Why Can’t I Get There?

Click above for a brief introduction to this week’s coaching from Craig Clark

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I think it’s impossible for us to appreciate how much our view of the world is shaped by the influences of the environment we grew up in. 

Said in another way: most of what we think is real… isn’t.  

If we stop and think about how we got here, our illusion of reality starts to materialize itself.  We emerged into life after several months in a warm, safe, nurturing cocoon.  I’m guessing that struggling through the birth canal and bursting into bright lights, noise, and being roughed up as we were handled and scrubbed, with our food supply cut off, was a bit shocking.  

I’ve long wondered what was the impact of that experience on our psyche. 

After birth, the impact becomes more observable.  We are totally dependent on the “big people” for food, shelter, warmth, affection, etc.  We learn quickly whether we are made “safe” or not. We learn to make noise when we need something. We start to relate to the big people as a function of our needs, we learn how they respond to those needs, and we find our survival as a state of total dependency.

As we grow, we start to recognize a smile is a good thing, a frown… maybe not?

As we develop, we learn what actions will produce smiles and which ones produce frowns.  Our actions start to fall into patterns that generate smiles and avoid frowns. Those patterns dance with the feed of information that we get from Mom or Dad, et al, about how we are supposed to behave, talk, and appear.  We soon learn how to stay “safe” and accepted in that environment.

Well into my middle age, my mother was astute in letting me know when it was time to get a haircut.  When I would visit, I would get coffee and cookies in the morning bedside, which was her loving way of letting me know she thought I should get up. She was an early riser.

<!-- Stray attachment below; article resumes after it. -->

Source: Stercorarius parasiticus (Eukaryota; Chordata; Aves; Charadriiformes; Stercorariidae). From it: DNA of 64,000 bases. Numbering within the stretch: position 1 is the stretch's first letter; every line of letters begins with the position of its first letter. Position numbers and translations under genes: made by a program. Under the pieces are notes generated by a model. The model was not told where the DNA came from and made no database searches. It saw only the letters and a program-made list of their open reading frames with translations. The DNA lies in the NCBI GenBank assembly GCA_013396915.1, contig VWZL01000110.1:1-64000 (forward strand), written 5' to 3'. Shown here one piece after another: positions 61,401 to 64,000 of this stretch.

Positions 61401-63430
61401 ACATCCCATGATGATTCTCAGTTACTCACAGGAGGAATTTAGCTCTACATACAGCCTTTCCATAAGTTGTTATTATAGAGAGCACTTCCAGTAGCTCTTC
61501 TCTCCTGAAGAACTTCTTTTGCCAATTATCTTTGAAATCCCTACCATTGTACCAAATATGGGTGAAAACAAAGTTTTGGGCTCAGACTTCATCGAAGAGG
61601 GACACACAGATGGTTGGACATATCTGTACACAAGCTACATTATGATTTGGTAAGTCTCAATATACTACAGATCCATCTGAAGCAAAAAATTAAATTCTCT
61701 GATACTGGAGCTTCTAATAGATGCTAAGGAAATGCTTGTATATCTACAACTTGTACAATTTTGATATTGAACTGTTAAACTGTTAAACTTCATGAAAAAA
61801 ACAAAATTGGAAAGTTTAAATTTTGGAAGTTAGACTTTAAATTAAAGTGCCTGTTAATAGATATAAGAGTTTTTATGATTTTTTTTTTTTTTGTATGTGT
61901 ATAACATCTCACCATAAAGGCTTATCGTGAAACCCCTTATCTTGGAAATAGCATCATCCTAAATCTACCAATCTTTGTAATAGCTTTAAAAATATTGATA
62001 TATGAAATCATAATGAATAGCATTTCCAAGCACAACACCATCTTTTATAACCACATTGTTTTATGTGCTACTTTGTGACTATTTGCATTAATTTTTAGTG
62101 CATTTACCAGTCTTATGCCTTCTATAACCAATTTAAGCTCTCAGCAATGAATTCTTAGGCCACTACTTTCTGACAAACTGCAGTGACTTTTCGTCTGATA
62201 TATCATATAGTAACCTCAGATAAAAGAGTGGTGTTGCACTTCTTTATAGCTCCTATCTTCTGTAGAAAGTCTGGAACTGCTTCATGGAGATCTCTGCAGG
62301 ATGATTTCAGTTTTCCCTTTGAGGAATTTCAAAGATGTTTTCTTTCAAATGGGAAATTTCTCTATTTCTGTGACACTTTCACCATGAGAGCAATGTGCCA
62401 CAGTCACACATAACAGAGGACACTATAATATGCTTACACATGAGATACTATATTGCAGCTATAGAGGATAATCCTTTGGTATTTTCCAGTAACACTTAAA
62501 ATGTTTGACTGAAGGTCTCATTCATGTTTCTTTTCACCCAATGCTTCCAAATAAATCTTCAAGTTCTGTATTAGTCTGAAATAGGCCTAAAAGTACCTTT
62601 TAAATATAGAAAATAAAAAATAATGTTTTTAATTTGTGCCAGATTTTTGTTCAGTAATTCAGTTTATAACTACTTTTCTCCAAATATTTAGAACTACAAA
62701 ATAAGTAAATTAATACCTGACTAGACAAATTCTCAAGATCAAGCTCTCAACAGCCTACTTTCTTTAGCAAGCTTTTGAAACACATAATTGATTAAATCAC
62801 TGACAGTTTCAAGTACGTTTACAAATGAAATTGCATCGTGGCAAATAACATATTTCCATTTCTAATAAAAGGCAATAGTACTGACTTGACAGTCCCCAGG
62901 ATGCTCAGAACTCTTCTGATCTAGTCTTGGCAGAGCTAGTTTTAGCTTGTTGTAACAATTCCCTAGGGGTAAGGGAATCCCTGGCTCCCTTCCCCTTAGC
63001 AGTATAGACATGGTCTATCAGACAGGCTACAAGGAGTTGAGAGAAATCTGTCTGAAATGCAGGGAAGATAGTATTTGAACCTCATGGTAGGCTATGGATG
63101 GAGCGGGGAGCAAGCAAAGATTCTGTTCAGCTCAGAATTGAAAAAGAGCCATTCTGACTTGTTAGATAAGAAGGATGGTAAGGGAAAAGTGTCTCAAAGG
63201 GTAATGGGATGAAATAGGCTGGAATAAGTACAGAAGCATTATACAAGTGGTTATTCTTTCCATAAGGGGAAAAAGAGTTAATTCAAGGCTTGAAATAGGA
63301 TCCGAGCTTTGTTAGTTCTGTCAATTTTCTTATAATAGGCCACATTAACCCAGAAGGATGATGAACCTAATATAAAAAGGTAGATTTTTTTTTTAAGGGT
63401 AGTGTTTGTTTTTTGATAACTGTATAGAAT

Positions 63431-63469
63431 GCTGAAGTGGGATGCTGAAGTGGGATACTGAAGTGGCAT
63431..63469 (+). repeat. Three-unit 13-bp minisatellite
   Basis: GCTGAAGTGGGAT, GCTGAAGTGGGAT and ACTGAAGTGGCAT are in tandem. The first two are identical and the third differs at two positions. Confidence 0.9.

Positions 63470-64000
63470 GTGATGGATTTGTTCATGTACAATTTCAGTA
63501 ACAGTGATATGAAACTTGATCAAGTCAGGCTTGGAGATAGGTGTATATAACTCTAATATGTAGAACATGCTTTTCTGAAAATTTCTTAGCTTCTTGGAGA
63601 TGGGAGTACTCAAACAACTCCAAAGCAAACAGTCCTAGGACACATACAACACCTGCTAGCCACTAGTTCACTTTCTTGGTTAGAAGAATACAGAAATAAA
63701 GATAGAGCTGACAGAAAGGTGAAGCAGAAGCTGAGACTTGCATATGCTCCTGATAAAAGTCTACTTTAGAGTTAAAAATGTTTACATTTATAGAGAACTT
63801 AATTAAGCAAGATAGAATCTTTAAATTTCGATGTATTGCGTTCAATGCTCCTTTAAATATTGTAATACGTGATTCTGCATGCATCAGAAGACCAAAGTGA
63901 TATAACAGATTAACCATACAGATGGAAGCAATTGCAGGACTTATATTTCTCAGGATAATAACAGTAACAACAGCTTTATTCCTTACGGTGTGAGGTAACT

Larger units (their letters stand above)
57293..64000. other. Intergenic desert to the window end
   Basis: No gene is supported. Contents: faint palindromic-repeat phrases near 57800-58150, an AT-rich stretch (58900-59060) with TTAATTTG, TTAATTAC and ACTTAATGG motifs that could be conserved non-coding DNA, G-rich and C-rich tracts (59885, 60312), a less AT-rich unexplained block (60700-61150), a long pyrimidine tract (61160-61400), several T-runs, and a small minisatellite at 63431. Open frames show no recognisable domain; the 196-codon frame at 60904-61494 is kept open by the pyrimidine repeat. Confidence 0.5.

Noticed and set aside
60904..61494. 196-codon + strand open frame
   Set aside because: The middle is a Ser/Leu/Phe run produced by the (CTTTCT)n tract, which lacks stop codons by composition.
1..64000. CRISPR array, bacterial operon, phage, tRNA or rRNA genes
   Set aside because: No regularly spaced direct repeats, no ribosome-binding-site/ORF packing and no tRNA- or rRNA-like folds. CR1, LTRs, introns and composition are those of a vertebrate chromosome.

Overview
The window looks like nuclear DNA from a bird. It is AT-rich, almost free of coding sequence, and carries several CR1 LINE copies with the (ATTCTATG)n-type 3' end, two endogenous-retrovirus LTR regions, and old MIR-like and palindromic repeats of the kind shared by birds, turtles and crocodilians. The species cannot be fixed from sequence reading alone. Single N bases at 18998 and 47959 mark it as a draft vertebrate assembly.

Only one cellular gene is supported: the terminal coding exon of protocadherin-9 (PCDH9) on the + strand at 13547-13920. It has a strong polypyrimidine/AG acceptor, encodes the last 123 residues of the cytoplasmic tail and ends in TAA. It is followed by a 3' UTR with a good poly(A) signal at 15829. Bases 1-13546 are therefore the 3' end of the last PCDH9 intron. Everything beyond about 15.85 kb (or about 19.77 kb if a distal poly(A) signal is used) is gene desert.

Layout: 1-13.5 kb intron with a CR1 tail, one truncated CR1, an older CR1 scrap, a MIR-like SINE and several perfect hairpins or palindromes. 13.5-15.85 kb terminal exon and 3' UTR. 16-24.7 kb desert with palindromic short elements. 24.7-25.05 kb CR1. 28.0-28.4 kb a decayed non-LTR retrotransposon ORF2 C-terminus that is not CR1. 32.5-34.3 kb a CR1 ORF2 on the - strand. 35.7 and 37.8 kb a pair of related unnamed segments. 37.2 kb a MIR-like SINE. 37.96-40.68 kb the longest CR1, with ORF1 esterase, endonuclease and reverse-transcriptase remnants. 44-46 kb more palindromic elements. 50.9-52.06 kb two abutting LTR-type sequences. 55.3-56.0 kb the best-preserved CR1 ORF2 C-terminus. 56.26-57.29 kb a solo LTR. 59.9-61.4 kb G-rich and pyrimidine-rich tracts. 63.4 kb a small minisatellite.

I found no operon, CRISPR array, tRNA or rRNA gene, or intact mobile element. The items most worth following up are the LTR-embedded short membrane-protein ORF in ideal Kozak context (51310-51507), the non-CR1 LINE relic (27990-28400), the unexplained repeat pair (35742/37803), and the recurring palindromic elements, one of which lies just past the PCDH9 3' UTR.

As we grow and have playdates, we start to see what our peers have and do. 

We want things they have. We start to learn about socializing with others and what it takes to get our needs met and how to feel safe when interacting with other children. Our thinking is steadily influenced by how we are interpreting things about the world and others. 

Those influences become beliefs. 

Then comes school, where we are faced with a whole new stream of information about how we are supposed to be, talk, dress, and act. And our behavior will respond accordingly, sometimes in resistance, but mostly to be accepted and feel safe. 

Our whole worldview is shaped by this life-long linear series of learning experiences, as is the reality we live in and think in.  We have now established a whole set of beliefs about how the world is, how people are, and most importantly, how we are.  Our behaviors will follow this structure of a belief-based reality, guided by an internal mental dialogue, advising us on how to respond to our minute by minute interactions with the world.  

We call this thinking or “common sense.” The Toltec Wisemen called it the “Narrator” and refer to this process as our “domestication,” which is not unlike how we develop behavior in our pets and how they respond to us.

The “Narrator, an internal judge, steadily assessing the validity of ours and others actions and thoughts, and pressing in reminders of the flaws we have determined about ourselves based on our observations of others and the right and wrongs we have been instructed in.  To borrow from Einstein again:

“Common sense is the collection of prejudices acquired by age eighteen.” – Einstein

You and I have been successfully domesticated.  Did you become an Alpha or a Beta, a pack member or a loner?  Who do you want to be? And what are the default mechanisms that restrain you, the blind spots that result from our peculiar brand of domestication?  This is where outside help can make a profound difference in our growth and development.  

Have a peaceful and healthy holiday season.

Blessings,

Craig

Organizational Fundamental #6: CREATE A SAFE ENVIRONMENT. Safety requires accountability, awareness and diligence. Never take shortcuts that compromise yours or others’ safety. Performance thrives in a safe environment.

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